Kiama Downs man Michael Waldon was a skilled pilot, keen cyclist, excellent tradesman and a friend to many but the role he most excelled at was being the best dad and grandfather.
His devastated daughters Lauren and Caitlin told the Mercury they were struggling to come to grips with the news their dad would not be coming home.
Mr Waldon, 60, and Richard Kym Caskey, 64, were killed when the light aircraft they were flying hit the ground in a field just south of Orange Regional Airport on Wednesday.
He would drop everything, if any of us needed anything he would just do it.
“We are all a bit of a mess at the moment, but we really appreciate the opportunity to pay our respects to our beautiful dad,” Lauren said. “One of the things we want to say is that the role he excelled in most was as a dad and grandfather. He was the best poppy the kids could have, they love him.”
Mr Waldon was well known in Kiama on the ground and in the air. “He did a lot of joy flights, he took photographers up to get shots of the coastline. Both tourists and locals would go up with him,” Caitlin said.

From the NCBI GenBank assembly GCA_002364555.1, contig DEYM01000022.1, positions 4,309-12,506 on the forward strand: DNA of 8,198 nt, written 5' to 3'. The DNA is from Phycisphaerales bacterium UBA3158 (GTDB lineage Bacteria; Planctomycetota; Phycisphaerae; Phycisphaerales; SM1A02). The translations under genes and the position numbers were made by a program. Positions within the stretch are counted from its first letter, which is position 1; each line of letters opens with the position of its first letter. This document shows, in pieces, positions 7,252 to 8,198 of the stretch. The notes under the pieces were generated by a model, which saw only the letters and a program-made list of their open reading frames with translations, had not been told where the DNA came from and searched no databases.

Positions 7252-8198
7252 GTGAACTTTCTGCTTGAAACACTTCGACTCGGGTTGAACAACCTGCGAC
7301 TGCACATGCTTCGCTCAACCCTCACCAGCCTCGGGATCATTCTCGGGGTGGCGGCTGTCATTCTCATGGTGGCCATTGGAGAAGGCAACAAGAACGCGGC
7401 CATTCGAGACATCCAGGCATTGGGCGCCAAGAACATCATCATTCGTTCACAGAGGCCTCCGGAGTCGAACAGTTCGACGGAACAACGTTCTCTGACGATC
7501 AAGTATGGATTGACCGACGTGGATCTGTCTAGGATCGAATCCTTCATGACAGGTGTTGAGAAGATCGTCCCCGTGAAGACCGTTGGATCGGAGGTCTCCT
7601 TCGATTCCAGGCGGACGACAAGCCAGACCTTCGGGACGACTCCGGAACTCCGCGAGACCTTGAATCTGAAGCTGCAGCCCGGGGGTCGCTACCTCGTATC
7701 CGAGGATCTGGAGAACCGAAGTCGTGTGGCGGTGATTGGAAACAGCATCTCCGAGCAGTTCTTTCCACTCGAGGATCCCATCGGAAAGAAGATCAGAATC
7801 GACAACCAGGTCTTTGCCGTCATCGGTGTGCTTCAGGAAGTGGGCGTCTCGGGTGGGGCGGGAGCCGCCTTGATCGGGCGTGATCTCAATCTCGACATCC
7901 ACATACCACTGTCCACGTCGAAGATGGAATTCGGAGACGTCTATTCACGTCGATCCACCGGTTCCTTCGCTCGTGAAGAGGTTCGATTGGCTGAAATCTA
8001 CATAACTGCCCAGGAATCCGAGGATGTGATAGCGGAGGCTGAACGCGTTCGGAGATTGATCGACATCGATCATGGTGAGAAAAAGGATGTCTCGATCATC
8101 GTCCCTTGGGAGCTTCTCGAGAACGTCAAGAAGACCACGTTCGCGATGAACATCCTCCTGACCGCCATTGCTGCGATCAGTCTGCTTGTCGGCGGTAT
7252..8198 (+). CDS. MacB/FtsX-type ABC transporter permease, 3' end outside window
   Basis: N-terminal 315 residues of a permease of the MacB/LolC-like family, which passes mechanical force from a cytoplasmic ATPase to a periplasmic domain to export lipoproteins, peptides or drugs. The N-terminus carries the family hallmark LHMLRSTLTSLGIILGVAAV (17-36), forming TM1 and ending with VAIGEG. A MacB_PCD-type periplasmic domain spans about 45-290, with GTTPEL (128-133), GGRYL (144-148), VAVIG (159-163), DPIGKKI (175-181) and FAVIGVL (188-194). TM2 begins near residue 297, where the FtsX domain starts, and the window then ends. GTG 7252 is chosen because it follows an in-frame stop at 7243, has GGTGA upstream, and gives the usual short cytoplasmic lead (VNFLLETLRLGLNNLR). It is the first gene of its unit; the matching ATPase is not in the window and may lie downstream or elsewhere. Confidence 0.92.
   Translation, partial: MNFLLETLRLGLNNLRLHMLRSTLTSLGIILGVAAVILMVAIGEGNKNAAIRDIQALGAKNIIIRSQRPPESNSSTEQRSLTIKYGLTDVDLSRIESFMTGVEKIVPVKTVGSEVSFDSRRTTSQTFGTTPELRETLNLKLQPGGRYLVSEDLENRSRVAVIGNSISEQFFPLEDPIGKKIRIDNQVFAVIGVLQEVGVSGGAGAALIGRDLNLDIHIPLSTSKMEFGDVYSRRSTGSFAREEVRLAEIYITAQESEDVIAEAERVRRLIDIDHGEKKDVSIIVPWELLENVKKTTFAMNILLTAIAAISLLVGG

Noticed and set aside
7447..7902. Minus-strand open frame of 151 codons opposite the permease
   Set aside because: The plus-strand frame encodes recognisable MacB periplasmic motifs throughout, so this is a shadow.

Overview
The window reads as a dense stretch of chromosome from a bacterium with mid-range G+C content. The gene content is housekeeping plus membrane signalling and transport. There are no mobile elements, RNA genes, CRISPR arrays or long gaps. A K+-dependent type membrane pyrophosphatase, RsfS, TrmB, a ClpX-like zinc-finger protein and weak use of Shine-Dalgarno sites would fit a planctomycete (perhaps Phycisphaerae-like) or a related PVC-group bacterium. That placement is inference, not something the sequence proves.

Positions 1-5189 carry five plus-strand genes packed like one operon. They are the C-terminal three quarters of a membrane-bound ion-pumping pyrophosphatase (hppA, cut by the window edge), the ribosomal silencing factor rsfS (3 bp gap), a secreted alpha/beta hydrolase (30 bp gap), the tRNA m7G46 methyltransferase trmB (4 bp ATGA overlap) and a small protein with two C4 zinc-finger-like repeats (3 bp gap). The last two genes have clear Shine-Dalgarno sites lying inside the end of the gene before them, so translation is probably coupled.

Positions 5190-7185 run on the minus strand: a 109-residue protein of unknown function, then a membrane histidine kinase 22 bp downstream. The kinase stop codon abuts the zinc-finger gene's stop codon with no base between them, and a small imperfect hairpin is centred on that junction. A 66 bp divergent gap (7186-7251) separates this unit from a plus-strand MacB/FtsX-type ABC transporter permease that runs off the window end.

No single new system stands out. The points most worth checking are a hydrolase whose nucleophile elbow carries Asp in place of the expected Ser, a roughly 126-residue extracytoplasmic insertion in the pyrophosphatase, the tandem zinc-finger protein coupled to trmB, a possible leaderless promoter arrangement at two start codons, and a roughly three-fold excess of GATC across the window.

“When Milk and Honey (cafe) was open, everyone would sit out and have coffee and they could see dad fly over the headland,” she said. “We’ve been up flying with him, it’s an amazing experience, really free.”
Mr Waldon, who had recently moved to Bombo, grew up in Jamberoo and spent the majority of his adult life in Kiama.
“We were in the same house our entire childhood, our dad built it,” Caitlin said, sharing fond memories of life with dad and mum Bronia, whom he was married to for 30 years.
“He was a plumber, a very skillful one. He worked so hard to build a successful business, but flying was always his passion.”
Mr Waldon loved the outdoors, a keen paddle boarder and cyclist. In 2015 he took his youngest daughter Alexia on a motorbike trip around Europe. "It was the best trip he’d ever had, he loved spending time with Lex,” Caitlin said.
Where he shone brightest was in the company of his three grandchildren. Lauren recalls the last time she saw him. “We went to grandparents day at my son’s daycare. I told him he looked like the big friendly giant. Kids were just drawn to him. As soon as he walked into a room with his grandkids no one else mattered. It was just poppy poppy poppy.” When he came to visit Caitlin’s daughter, she would grab his hand and take him away to play. “He would play and read books for hours,” Caitlin said.
Mr Waldon had time for anybody. “His heart was just so big. He was a man of few words," Caitlin said. “He would listen, say ‘good on you’, give you a hug and walk away’ That was the kind of man he was. It meant so much.”